State of the economy: May 2022

This report summarises recent developments in the global and Scottish economy and provides an analysis of the performance of, and outlook for, the Scottish economy.

Global Economic Context

The situation in Ukraine has presented a new shock to the global economy following the economic shock from the pandemic, lowering GDP growth forecasts and leading to higher inflation.

The global economy is continuing to recover from the economic shock of the pandemic. In 2021 global output grew 6.1%, rebounding robustly from the 3.1% fall in 2020, as economic activity strengthened with the easing of Covid restrictions.

IMF: Annual GDP Growth and Forecast
Bar and line chart showing annual GDP growth and IMF forecast for World, Emerging and Developing Economies and Advanced Economies.

Global industrial production and trade in goods also continued to strengthen into February 2022, however the economic outlook has weakened significantly as a result of the situation in Ukraine and the significant sanctions imposed on the Russian economy.

World Trade in Goods and Industrial Production
Line chart showing the level of world trade in goods and industrial production since January 2018.

Global inflation rose sharply during 2021, reflecting a combination of rising energy prices alongside disruption in global supply chains as the supply side of the economy continued to readjust to the rebound in global demand following international easing of COVID restrictions.

World Bank: Consumer Price Index, Median Weighted, SA, Change Y/Y
Bar and line chart showing consumer price indicies for emerging market & developing economies, advanced economies and for the world.

The war in Ukraine has exacerbated these inflationary pressures reflecting the importance of Ukraine and Russia in the production and supply of a range of commodities particularly in energy (oil and gas), various agricultural products (notably wheat) and an array of precious metals.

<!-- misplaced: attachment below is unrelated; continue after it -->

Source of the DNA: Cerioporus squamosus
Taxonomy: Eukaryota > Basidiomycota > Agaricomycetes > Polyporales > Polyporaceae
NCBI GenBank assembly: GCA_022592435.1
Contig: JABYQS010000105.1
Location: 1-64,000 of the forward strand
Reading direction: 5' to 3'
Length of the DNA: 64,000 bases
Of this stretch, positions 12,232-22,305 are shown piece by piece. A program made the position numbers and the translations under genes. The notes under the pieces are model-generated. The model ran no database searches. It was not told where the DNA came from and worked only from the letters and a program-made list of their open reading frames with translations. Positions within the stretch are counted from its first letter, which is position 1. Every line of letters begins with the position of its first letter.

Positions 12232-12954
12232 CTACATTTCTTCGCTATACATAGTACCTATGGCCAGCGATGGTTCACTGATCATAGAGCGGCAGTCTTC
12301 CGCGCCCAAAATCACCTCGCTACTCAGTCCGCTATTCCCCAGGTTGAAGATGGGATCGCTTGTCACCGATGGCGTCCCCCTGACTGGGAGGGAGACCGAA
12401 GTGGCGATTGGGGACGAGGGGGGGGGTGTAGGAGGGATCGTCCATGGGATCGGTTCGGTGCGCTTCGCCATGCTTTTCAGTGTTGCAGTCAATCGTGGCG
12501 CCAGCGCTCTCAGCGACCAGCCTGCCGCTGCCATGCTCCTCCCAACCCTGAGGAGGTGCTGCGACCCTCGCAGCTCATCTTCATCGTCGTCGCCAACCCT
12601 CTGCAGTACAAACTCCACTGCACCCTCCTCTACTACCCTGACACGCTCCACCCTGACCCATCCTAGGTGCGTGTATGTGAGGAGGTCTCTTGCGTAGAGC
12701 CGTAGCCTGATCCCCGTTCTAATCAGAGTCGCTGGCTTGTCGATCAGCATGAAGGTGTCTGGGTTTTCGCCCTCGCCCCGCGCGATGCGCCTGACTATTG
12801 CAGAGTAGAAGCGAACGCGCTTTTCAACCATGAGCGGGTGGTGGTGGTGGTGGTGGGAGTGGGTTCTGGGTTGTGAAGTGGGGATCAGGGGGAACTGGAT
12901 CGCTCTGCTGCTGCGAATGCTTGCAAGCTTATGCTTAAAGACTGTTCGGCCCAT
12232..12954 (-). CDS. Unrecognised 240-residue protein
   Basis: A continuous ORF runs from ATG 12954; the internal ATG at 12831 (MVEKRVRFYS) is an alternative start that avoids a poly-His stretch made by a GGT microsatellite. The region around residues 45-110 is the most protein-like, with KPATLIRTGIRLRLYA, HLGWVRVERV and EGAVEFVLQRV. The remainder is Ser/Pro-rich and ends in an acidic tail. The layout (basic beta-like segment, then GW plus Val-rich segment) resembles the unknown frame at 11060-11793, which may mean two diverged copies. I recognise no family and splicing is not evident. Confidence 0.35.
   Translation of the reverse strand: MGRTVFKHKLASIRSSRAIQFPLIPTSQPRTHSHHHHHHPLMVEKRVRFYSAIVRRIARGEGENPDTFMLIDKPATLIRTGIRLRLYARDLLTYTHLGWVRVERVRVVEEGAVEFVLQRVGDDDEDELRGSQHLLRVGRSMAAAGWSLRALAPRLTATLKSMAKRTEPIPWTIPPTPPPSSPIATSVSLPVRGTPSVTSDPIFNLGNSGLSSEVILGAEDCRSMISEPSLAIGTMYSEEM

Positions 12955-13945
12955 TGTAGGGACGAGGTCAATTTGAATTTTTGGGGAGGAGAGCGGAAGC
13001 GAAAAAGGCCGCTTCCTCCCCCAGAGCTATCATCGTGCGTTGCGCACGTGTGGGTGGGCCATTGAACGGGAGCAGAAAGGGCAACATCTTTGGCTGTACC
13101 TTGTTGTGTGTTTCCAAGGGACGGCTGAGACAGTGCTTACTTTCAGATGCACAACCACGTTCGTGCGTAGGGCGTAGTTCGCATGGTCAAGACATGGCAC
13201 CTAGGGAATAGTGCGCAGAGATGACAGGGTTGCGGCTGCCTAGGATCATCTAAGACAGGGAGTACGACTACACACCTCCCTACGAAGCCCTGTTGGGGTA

World Commodity Indices
Line chart showing commodity price indices for energy, food, metals and minerals since 2017.

Furthermore, the use of Covid-related restrictions continues to impact on economic activity and trade flows. The recent lockdown restrictions in China to contain outbreaks of Covid is expected to further exacerbate existing supply disruptions and inflationary pressures.

The combination of the situation in Ukraine, alongside the ongoing disruption to supply chains, has resulted in a weaker economic outlook than had previously been expected, with higher rates of inflation and slower GDP growth impacting on the recovery from the pandemic. The IMF now forecast global GDP growth to slow from 6.1% in 2021 to 3.6% in 2022, 0.8 percentage points lower than forecast in January.[1]

How might sanctions on trade with Russia affect the economy?

The situation in Ukraine has caused a significant shock to the global economy. The March Monthly Economic Brief considered the channels through which it is impacting on the economy, from the direct impact on trade, through to impacts on commodity prices which impact on domestic inflation and create challenges for households through increases in the cost of living.

The analysis below considers in more detail the first of these issues, and in particular how different industries may be affected. The direct impacts on the Scottish economy will be seen through trade, both through reductions in exports to Russia due to sanctions, and a reduction in the availability of and an increase in the price of many global commodities that are exported by Russia and Ukraine, including energy, foodstuffs, and metals.

Using the latest Scottish Government Input-Output model of the economy, it is possible to estimate the indirect Scottish supply chain impact on the Scottish economy of the lost exports. This is a partial measure of the overall impact, but allows a more detailed industrial analysis to be carried out.

Prior to 2022, Scotland exported around £300 million of goods a year to Russia. These exports were estimated to support Scottish GDP by around £250 million, or around 0.2%. Around £170 million of the impact is the direct impact on output from reduced exports, with the remaining £80 million a result of the indirect impacts on supply chains and from reduced wages in the wider economy.

Although the overall impact on the economy is small, it is more pronounced for certain sectors. In particular, manufacturing of machinery and equipment and information services are two of the most affected industries in Scotland, although both see their output only fall by around 2%. The chart shows the top five affected industries.

Exports to Russia –modelled economic effects
 Bar chart showing modelled impact of Scottish exports to the Russia for the top five affected industries.

This loss in output is likely to have an adverse impact on employment, although it will be difficult to identify this directly due to the wide pressures that the labour market is currently facing. Overall, the analysis suggests that around 3,500 jobs were being supported by exports to Russia.



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